Jack-o-Lantern Leftovers: What to Do?
Splonk…and another post Halloween pumpkin bites the dust, at least, the dust bin. Do you ever feel wasteful throwing away all those pumpkins when Halloween is over?
It’s easy to go overboard at the pumpkin patch or supermarket and come home with more pumpkins than you or your kids can possibly carve.
There are lots of ways to use up doomed pumpkins and give them a new life after their vaudeville experience is finished. Here are some ways of getting the very most out of this years’ jack o’ lanterns.
Cook up something delicious:
Whip Up fabulous dishes from pumpkins.
If you’re stuck with overstock, why not whip up a fabulous fall dessert?
Half of Asia sees the pumpkin as a great vegetable. Mega star Michelins do super soups for mega bucks! Although we don’t usually think of it, the flesh inside a pumpkin is exactly the same as the stuff you buy in a can.
To get to the good stuff, cut the pumpkin in half and remove all the stringy fibers and seeds (set aside the seeds). Cut the pumpkin flesh into workable pieces and peel, then cut into 1 ½ inch pieces. Cover the pieces with lightly salted water and boil, uncovered, for approximately 25 minutes. Drain and mash or puree in a blender. Freeze the cooked pumpkin in easy-to-use sizes (a cup or ½ cup works well). Now you have fresh pumpkin on hand for any recipe calling for pumpkin pure!
Save those Pumpkin Seeds:
Pumpkin seeds are a delicious seasonal treat that can become a treasured family memory. Kids love sorting through all that pumpkin slime to pick out the seeds, and they can help choose seasonings as well. To begin, separate seeds and place in a pot of lightly salted water. Boil for approximately ten minutes. Drain the seeds. Place a wire cooling rack on a baking sheet, and cover with paper towels. Let the seeds cool and dry out for one hour.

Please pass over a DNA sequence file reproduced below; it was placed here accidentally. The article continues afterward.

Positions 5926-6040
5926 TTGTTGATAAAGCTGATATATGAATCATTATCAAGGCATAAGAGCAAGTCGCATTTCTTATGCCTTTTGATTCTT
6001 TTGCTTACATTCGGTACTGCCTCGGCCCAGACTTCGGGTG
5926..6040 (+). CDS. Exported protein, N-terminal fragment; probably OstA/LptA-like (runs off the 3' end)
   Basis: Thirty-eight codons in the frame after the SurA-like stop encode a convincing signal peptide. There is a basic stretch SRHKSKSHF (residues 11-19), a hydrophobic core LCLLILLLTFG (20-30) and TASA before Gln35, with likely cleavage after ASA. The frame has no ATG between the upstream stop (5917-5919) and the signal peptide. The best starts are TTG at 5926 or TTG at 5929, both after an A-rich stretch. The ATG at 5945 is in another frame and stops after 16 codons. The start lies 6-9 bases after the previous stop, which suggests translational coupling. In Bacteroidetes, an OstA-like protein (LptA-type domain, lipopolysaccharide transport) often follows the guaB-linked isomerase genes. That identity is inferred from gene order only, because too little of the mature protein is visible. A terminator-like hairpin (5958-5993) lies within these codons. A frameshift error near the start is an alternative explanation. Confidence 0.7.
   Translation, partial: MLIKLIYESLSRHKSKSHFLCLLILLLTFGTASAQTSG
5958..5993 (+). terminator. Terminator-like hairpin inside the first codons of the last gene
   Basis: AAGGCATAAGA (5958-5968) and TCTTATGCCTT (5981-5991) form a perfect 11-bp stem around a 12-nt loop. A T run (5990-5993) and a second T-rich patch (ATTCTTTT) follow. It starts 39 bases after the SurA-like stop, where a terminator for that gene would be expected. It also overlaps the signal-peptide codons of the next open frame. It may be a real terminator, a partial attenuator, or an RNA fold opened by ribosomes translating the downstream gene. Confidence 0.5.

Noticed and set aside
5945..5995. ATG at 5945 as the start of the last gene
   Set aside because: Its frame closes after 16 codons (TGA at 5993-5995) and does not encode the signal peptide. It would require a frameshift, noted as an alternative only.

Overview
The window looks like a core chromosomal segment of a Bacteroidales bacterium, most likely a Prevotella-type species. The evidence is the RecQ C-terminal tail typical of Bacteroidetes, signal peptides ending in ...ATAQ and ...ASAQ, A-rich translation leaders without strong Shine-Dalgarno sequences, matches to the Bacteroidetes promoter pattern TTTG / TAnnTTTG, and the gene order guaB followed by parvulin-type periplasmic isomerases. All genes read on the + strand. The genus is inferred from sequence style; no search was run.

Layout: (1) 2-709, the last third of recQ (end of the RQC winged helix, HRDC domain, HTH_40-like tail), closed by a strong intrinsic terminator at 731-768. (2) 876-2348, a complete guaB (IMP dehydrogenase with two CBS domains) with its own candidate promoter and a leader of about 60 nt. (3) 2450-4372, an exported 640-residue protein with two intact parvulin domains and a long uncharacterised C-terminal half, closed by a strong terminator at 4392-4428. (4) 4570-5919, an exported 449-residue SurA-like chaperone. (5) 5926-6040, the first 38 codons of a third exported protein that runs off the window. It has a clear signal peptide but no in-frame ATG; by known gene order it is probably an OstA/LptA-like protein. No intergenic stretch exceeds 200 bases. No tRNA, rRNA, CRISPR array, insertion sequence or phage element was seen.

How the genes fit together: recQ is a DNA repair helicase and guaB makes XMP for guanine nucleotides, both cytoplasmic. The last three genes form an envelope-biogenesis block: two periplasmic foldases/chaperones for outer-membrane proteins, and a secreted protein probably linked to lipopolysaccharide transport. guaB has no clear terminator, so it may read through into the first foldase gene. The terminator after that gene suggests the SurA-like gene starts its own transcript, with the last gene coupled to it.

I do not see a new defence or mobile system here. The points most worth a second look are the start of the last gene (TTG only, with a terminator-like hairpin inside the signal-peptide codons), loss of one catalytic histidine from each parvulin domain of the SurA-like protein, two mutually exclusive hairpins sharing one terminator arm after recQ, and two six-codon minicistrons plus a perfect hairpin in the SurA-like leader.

Pumpkin seeds taste wonderful with many different seasoning mixes. Try pre-mixed blends to create sweet or savory combinations. Simply toss the pumpkin seeds with either olive oil or butter (2 to 4 tablespoons) and approximately 2 teaspoons seasoning mix (adjust accordingly). Spread an even single layer of seeds on a baking sheet and toast at 375 degrees for approximately seven minutes, checking every few minutes to prevent burning. When your seeds are golden brown, they’re done. Cool completely and store in an airtight container.
Natural Beauty Product.
In addition to being delicious, pumpkins are natural beauty tools and not just for those that look like them. Their flesh is packed with enzymes which helps dead, dry skin to slough and reveal healthy vibrant skin beneath! The pumpkin takes its revenge on wiches!
To give heels a treat, mash up ½ cup pumpkin puree and add 1 tablespoon of honey. Mix well and slather onto feet, concentrating on heels, balls (of your feet) and any other rough areas. Wrap feet tightly in an old towel or plastic wrap and relax for thirty minutes. Unwrap and rise to reveal baby-soft skin! Do not eat the residue.
Pumpkin body scrub couldn’t be simpler – just mix equal parts pumpkin puree with brown sugar. Use in the shower on elbows, knees and any other rough areas.
An at-home pumpkin facial can get rid of all that dead, dull skin and reveal a younger, fresher complexion. Combine 2 tablespoons of pumpkin puree and 1 tablespoon of honey. This basic mix does very well on its own, but you can personalize it to your skin type by adding ½ teaspoon heavy cream (for dry skin) or ½ teaspoon cranberry juice (for oily skin). Blend well, smooth on freshly washed skin and relax for fifteen minutes. Rinse and pat dry, then follow up with your favorite moisturizer. The pumpkin in this recipe sloughs dead skin, the honey moisturizes and has antibacterial properties, and the add-in ingredients give a moisture or astringent boost.
For those in real trouble, slip the pumpkin over your head for a day nd pretend you’re Mr Bean.